The potential for discovering new facts and, indeed, new species, is greatly increased for those with an interest in invertebrates (for example, a new species of centipede was recently discovered in NYC’s Central Park, on ground that I and millions of others trod daily). We are unaware, even to the nearest degree of magnitude, of the number of invertebrate species that inhabit the world, and are even more ignorant as to how they live their lives.

Record everything and anything that you observe as you pursue your hobby. You may wish to employ the help of interested friends and relatives in your endeavors. I have noticed that children and the elderly are often especially fascinated by live animals, and may gladly spend long periods of time watching your aquariums. Volunteers have long served as an “extra pair of eyes” for me in my work at zoos and aquariums, and I never cease to be amazed at all they reveal to me.

Observe, Discover and Share
Above all, be generous in sharing what you have seen and learned with others. Become involved with special interest organizations, and publish your findings whenever possible. The fact that an observation first appears as a note in an informal publication does not in any way lessen its importance – consider that Wallace’s theory of evolution, which closely paralleled Darwin’s, was revealed in a letter written to the latter, and spurred Darwin to publish his own findings.

The local newsletters of aquarium organizations are often the starting points for researchers interested in particular animals or environments. Please do not be trapped into believing that you must be a “professional” in order to contribute – as you will discover by reading about any animal, very little can replace direct observation as a means of discovering new information.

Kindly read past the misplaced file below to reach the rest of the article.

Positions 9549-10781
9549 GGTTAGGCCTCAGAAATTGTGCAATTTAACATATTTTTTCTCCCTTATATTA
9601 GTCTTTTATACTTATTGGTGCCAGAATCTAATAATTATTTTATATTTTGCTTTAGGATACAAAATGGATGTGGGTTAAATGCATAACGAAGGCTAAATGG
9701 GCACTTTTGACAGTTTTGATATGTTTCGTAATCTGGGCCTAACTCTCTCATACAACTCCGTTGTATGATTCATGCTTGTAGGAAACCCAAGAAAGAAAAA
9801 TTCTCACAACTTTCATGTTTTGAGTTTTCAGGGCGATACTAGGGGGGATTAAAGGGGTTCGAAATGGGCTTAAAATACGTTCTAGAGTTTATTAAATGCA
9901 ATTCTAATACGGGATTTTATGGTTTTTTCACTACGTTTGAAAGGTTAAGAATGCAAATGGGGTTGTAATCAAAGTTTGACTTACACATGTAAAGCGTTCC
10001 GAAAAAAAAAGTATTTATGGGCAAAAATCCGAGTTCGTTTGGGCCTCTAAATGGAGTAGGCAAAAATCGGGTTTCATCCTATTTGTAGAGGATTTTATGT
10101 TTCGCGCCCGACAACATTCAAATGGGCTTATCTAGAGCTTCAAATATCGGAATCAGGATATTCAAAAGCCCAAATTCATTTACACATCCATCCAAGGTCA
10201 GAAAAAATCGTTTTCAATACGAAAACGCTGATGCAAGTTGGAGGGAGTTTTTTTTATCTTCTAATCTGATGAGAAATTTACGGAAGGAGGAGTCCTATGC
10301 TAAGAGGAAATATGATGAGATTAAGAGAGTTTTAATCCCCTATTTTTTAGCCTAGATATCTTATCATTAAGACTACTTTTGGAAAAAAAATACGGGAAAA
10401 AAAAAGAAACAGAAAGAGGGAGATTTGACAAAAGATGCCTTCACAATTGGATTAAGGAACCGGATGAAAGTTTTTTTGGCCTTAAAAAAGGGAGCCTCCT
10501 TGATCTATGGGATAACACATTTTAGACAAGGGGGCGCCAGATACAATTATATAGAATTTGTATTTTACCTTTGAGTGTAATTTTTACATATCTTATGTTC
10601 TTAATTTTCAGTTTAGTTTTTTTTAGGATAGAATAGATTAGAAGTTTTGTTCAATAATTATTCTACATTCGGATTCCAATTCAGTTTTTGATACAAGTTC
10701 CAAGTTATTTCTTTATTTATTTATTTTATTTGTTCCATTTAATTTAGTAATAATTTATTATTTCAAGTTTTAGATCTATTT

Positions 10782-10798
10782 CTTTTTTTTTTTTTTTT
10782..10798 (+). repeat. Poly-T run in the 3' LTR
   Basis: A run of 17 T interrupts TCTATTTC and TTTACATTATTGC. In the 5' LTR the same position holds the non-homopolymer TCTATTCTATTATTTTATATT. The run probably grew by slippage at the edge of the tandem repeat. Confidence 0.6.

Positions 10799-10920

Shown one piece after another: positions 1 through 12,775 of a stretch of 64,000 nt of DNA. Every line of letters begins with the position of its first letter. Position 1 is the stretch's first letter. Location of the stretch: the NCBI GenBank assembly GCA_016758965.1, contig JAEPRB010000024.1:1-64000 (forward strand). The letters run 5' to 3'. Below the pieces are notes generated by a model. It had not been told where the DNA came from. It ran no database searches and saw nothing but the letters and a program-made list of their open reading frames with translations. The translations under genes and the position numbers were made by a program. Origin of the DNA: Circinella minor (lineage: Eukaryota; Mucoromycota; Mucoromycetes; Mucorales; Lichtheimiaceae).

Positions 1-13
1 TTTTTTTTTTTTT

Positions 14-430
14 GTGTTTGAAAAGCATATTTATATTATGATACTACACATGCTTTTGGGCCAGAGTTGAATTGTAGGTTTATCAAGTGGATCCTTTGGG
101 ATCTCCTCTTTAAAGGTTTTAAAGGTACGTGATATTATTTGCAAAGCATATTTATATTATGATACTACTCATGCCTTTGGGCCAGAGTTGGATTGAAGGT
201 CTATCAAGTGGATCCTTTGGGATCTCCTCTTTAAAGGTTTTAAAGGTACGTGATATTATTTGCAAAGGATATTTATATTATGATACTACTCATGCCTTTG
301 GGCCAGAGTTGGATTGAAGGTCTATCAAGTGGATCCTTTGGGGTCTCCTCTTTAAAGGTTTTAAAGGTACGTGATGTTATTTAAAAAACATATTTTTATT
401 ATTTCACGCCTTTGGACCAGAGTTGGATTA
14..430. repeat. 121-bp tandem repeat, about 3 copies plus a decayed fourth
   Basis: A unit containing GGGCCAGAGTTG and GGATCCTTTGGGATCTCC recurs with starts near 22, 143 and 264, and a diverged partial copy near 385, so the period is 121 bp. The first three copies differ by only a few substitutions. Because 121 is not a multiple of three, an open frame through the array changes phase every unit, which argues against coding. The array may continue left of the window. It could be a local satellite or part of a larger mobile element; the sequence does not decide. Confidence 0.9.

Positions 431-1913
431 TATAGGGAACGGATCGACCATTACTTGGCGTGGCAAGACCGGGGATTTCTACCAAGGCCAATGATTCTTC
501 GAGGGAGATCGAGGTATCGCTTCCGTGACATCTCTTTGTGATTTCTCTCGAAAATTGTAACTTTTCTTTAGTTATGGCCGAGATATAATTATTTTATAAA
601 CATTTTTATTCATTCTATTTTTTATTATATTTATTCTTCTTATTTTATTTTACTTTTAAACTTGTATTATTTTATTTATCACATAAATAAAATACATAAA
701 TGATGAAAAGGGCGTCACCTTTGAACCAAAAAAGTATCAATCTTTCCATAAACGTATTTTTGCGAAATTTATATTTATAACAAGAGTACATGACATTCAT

Using This Blog to Draw Attention to Your Ideas and Observations
Perhaps we can utilize this blog as a springboard for new ideas and facts. I would appreciate hearing about your observations of aquatic creatures. If you have seen something that you believe to be unique or perhaps unrecorded, please feel free to write in …I’ll be happy to look into it further, and to advise you on the possibilities of publishing or pursuing it further. Please do not hesitate to write in if you are unsure – over the years, observations that seemed not at all unusual to me have turned out to be quite the opposite – sometimes it’s hard to tell. Thanks, until next time, Frank.

About Frank Indiviglio

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Being born with a deep interest in animals might seem unfortunate for a native Bronxite , but my family encouraged my interest and the menagerie that sprung from it. Jobs with pet stores and importers had me caring for a fantastic assortment of reptiles and amphibians. After a detour as a lawyer, I was hired as a Bronx Zoo animal keeper and was soon caring for gharials, goliath frogs, king cobras and everything in-between. Research has taken me in pursuit of anacondas, Orinoco crocodiles and other animals in locales ranging from Venezuela’s llanos to Tortuguero’s beaches. Now, after 20+ years with the Bronx Zoo, I am a consultant for several zoos and museums. I have spent time in Japan, and often exchange ideas with zoologists there. I have written books on salamanders, geckos and other “herps”, discussed reptile-keeping on television and presented papers at conferences. A Master’s Degree in biology has led to teaching opportunities. My work puts me in contact with thousands of hobbyists keeping an array of pets. Without fail, I have learned much from them and hope, dear readers, that you will be generous in sharing your thoughts on this blog and web site. For a complete biography of my experience click here.